Azure, Cloud Computing, Kubernetes

6 Mins Read

A Guide to Implement Multi-Tenancy on Azure Kubernetes Service using Loft


In the world of cloud-native applications, scalability and isolation are paramount concerns. When running multiple tenants or applications on a single Kubernetes cluster, you need a robust solution to manage resources, ensure security, and maintain performance.

Azure Kubernetes Service (AKS) is a popular choice for hosting Kubernetes clusters in the Azure cloud, and Loft is a powerful tool for implementing multi-tenancy on Kubernetes clusters. This blog post will guide you through implementing multi-tenancy on AKS using Loft.


The word “tenant” typically means a person or a group of people who use a specific area or thing. When we talk about Kubernetes, a tenant is a group of people, programs, or tasks that use the same resources in a Kubernetes cluster. These resources could be areas, containers, services, or other items in Kubernetes.

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Need for Tenancy Concept

Kubernetes uses “Namespaces” to divide the cluster into separate, isolated sections. But when you want to do more complex things with multiple groups of users, it gets tricky because Kubernetes namespaces are flat, and you can’t easily share resources between namespaces that belong to the same group of users.


Loft is a convenient tool for setting up a Multi-Tenancy Architecture on any Kubernetes cluster. It offers a user-friendly interface (UI) and a command-line interface (CLI) for easy implementation. To learn more, visit Loft Labs.


  • A K8 cluster in Azure

Steps to install Loft on Windows

  1. Download the loft using the below command in the command prompt/powershell

2. Check for verification

Steps to create Multi-tenancy on the Azure K8 cluster

  1. Connect to the Azure K8 cluster as shown below


Note: Install Azure CLI and login before proceeding to this step.

2. Start the Loft


3. Enter the Email of the admin who will handle the base cluster.


4. Credentials will be created and used for login.


5. Sign in page looks as below. Sign in using the previous credentials.


6. Configure the profile for the admin.


7. The Admin Portal looks as below.


8. Creating users

Let’s create four users and two teams here. The four users are:

  • User-t1-u1
  • User-t1-u2
  • User-t2-u1
  • User-t2-u2

The two teams are:

  • team-1
  • team-2

Let’s assume two different teams as two different tenants. A group of two users will be added to each team. The users in the team can access the resources of each other users and cannot use the resources of another team. To do so, let’s create two different virtual clusters and assign them to each team, which will be shown further. Below are the steps to create the users in the loft from the admin portal.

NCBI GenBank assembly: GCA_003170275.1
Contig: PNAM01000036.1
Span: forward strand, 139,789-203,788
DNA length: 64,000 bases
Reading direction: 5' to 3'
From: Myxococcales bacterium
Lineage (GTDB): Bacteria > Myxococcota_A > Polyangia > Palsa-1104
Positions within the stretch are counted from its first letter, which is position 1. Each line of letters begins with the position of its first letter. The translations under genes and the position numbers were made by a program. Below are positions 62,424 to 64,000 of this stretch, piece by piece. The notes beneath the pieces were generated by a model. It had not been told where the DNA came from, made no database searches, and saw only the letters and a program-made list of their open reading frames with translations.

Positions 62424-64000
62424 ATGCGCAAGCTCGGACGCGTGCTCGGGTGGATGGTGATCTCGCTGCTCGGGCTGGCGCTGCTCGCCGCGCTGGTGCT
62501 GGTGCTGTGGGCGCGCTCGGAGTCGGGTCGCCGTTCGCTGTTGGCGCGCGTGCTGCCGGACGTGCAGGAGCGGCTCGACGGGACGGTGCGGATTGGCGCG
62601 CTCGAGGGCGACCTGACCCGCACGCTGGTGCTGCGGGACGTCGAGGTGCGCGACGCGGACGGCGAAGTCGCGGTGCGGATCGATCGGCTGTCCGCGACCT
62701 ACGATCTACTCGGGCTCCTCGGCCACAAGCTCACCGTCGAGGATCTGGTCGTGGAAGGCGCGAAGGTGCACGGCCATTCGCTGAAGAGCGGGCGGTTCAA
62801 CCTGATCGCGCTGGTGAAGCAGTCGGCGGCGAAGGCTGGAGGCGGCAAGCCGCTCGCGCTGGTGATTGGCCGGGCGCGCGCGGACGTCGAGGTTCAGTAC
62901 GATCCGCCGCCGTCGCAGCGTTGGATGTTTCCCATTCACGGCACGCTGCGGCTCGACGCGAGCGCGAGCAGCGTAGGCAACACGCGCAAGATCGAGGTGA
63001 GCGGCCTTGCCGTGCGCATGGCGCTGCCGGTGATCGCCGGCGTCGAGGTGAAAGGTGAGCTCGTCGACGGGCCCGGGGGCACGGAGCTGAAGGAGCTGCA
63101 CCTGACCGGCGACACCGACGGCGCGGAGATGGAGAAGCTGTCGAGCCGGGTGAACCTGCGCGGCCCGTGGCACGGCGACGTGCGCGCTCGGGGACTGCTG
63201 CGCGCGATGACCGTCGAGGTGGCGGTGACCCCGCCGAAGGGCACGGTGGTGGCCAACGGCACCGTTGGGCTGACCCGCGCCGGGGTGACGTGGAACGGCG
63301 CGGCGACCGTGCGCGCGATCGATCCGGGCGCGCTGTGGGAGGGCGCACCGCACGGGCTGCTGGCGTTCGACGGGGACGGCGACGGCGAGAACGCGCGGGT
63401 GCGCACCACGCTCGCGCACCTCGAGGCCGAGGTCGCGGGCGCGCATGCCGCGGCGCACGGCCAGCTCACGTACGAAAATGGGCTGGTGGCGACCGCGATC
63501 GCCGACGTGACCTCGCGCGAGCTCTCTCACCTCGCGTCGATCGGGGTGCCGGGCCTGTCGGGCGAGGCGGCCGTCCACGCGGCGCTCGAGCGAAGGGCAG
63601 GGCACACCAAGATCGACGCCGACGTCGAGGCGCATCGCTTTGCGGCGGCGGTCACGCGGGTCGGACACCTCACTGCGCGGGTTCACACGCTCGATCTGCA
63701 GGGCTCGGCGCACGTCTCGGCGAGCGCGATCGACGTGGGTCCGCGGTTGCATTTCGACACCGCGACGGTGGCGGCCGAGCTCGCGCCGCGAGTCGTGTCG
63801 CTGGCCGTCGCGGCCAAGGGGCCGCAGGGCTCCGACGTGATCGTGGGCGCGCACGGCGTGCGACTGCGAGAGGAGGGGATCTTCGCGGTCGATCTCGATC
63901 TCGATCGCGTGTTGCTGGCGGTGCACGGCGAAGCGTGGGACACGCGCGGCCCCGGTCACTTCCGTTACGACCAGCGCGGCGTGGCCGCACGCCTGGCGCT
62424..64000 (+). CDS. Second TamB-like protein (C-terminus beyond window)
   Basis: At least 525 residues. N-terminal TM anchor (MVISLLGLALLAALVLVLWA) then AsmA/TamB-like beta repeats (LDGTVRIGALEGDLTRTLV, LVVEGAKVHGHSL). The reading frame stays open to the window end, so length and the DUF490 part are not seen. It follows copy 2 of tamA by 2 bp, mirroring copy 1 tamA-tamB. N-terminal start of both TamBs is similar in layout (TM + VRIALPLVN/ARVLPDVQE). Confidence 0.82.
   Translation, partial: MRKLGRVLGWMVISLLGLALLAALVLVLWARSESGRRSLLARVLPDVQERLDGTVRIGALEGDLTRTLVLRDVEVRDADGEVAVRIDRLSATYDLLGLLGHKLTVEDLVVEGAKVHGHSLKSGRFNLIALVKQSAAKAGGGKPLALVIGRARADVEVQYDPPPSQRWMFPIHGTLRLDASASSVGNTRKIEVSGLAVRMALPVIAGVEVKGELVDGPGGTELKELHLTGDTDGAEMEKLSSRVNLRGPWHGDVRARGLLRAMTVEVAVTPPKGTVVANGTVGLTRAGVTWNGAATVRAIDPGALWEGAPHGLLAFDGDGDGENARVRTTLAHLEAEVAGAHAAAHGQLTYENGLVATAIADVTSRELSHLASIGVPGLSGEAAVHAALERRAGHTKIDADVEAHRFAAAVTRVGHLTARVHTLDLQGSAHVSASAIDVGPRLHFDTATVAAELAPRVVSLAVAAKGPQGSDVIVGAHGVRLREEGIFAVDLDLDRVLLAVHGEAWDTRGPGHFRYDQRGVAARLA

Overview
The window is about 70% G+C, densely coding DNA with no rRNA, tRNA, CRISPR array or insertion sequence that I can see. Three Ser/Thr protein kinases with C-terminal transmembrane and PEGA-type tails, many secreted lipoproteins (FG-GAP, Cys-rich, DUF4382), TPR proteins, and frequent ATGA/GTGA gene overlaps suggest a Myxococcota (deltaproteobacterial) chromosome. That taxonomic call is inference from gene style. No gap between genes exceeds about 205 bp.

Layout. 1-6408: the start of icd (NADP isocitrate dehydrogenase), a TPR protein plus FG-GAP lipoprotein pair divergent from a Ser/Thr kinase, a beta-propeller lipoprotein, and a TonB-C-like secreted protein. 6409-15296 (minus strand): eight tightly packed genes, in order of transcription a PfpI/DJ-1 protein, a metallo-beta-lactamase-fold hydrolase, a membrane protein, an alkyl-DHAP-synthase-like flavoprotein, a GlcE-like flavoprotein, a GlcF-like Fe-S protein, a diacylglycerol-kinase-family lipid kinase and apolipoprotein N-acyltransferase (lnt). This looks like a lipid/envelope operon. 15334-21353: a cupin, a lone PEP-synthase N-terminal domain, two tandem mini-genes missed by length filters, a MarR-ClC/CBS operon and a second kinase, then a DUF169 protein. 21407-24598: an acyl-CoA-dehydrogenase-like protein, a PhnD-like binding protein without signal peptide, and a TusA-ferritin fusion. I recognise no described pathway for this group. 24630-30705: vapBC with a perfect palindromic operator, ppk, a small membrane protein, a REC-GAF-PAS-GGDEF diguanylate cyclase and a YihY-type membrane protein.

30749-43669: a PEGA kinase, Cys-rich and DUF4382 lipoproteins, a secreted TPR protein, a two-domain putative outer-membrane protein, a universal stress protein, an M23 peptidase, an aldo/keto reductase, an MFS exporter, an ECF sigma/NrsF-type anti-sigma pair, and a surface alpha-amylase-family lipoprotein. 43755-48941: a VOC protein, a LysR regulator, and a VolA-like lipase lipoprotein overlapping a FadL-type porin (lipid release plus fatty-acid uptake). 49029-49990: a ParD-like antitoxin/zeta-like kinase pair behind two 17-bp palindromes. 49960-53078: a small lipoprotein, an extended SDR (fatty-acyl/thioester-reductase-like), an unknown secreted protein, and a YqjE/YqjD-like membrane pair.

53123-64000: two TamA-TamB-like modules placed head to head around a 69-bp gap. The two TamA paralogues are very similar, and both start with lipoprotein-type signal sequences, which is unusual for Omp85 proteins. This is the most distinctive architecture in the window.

The following link will be generated for configuring the user.


Share the link with the user and configure the user as shown below.



9. Create the Team using the below procedure.


10. Below is the list of users and their respective team


11. Creating virtual clusters(vcluster-team-1) and assigning the users to clusters.


Select the Template


Give permission to the user to use the cluster.


12. Similarly, create vcluster-team-2

13. Now, there are totally three clusters.


14. Connect to vcluster-team-1 as shown below.


15. Copy the command shown.


16. Use in CLI


17. Verify the cluster


18. Now, this cluster has its namespaces.


19. Using the manifest file, let’s create pods, services, and deployment in this cluster.

Use the below yml file and save it with the name dem.yml


20. Check for verification.


21. Access the application using the load balancer IP


22. Change the cluster to vcluster-team-2, as shown below:


23. Check for namespaces, and this has its namespaces.


24. This cluster won’t be having the resources created in another cluster.


25. Let’s verify from UI

Below is the user-t1-u1 portal. Who has access to vcluster-team-1


This user can see the services created in the vcluster-team-1


26. Similarly, the user-t1-u2 can also see the services created in vcluster-team-1


27. Below is the user-t2-u1’s portal. Has only access to vcluster-team-2


28. This user cannot see the services created in another cluster.


By this way, isolation and Multi-tenancy can be achieved.


When many user or application groups need to share resources within a cluster while retaining isolation, Kubernetes’ multi-tenancy notion is essential. Loft offers a practical method for implementing multi-tenancy by building virtual clusters and efficiently handling resources. The blog clearly explains how to set up multi-tenancy on an Azure-hosted Kubernetes cluster using Loft, including managing users and teams, creating virtual clusters, and isolating resources. 

Drop a query if you have any questions regarding Multi-tenancy in AKS, and we will get back to you quickly.

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1. Can this technique be implemented on the K8 clusters, including managed clusters like Amazon EKS?

ANS: – Yes, this can be implemented on all the clusters.

2. What is the root-level partitioning mechanism employed by Loft to establish virtual clusters?

ANS: – Loft employs a “namespace isolation” feature to create virtual clusters at the root level. This allows Loft to isolate and manage different sets of resources within Kubernetes namespaces, effectively creating distinct virtual clusters within a single Kubernetes cluster.


Deepak S works as a Research Intern at CloudThat. His expertise lies in AWS's services. Deepak is good at haunting new technologies and automobile enthusiasts.



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